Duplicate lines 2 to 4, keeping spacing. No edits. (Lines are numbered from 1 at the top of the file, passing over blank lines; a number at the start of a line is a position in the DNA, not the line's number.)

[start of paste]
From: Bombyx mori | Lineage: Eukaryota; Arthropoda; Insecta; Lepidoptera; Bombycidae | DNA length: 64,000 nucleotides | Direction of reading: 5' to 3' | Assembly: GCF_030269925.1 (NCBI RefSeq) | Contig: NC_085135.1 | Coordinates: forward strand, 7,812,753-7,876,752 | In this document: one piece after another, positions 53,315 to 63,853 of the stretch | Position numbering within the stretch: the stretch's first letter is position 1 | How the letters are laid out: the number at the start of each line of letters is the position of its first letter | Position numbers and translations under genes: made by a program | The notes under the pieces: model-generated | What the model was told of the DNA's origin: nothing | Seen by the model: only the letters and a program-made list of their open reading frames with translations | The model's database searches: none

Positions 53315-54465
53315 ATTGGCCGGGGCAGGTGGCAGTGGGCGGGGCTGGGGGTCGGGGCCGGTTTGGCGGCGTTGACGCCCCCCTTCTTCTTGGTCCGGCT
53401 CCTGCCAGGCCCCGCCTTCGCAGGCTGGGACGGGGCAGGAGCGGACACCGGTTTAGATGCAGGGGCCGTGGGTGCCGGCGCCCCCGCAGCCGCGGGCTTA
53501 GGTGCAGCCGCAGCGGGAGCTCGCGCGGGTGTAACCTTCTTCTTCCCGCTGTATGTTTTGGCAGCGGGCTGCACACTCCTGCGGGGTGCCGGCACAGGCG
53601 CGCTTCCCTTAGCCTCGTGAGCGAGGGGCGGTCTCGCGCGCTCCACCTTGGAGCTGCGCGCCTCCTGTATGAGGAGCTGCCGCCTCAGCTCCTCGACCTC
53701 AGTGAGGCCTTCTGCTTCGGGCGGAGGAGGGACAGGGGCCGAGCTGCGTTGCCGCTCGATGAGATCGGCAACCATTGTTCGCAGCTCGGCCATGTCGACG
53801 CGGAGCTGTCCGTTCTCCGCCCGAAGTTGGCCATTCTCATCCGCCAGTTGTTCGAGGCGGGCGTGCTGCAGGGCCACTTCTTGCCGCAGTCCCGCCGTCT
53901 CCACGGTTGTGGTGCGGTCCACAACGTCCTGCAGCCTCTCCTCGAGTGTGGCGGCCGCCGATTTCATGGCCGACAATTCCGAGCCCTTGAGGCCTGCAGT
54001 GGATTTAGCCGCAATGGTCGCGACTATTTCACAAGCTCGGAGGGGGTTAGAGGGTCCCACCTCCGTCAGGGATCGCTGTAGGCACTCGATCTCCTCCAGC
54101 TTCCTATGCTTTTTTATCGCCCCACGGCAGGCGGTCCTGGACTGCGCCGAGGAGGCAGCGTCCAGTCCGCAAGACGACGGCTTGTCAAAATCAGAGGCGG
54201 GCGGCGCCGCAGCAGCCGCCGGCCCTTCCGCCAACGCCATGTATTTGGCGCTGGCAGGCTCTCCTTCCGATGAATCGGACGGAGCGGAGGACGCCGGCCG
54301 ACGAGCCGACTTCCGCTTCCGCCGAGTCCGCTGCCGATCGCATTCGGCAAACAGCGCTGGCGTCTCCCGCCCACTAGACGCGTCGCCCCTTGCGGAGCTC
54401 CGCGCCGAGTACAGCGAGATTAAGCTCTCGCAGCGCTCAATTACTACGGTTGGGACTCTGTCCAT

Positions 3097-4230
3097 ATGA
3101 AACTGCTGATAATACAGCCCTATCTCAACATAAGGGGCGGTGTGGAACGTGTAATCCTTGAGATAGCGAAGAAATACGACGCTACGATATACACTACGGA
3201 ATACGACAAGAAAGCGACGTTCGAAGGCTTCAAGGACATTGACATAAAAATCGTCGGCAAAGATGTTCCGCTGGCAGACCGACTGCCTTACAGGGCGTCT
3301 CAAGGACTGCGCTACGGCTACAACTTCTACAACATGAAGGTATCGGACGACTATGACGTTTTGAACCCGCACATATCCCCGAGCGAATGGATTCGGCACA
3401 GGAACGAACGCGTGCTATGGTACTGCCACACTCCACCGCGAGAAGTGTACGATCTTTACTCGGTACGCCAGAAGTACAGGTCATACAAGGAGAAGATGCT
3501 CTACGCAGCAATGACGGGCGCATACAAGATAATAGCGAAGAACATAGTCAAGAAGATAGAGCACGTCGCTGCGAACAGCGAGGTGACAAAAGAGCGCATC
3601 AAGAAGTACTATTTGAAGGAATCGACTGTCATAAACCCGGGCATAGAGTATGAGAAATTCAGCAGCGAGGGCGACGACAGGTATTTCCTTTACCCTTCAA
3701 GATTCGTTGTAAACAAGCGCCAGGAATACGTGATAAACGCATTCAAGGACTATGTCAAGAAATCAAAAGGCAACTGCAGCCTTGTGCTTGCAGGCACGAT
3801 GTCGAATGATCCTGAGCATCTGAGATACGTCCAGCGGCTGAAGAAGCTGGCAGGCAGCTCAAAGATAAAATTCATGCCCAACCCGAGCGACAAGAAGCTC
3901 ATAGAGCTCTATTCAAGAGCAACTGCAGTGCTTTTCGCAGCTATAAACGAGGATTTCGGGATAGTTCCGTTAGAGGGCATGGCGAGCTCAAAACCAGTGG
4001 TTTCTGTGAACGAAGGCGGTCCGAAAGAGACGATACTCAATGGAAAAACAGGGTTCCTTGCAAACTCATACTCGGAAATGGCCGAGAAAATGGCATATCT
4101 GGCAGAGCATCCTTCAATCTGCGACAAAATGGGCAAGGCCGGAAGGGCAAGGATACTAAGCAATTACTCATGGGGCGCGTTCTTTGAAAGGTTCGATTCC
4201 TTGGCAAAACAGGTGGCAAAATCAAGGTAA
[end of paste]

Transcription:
Positions 53315-54465
53315 ATTGGCCGGGGCAGGTGGCAGTGGGCGGGGCTGGGGGTCGGGGCCGGTTTGGCGGCGTTGACGCCCCCCTTCTTCTTGGTCCGGCT
53401 CCTGCCAGGCCCCGCCTTCGCAGGCTGGGACGGGGCAGGAGCGGACACCGGTTTAGATGCAGGGGCCGTGGGTGCCGGCGCCCCCGCAGCCGCGGGCTTA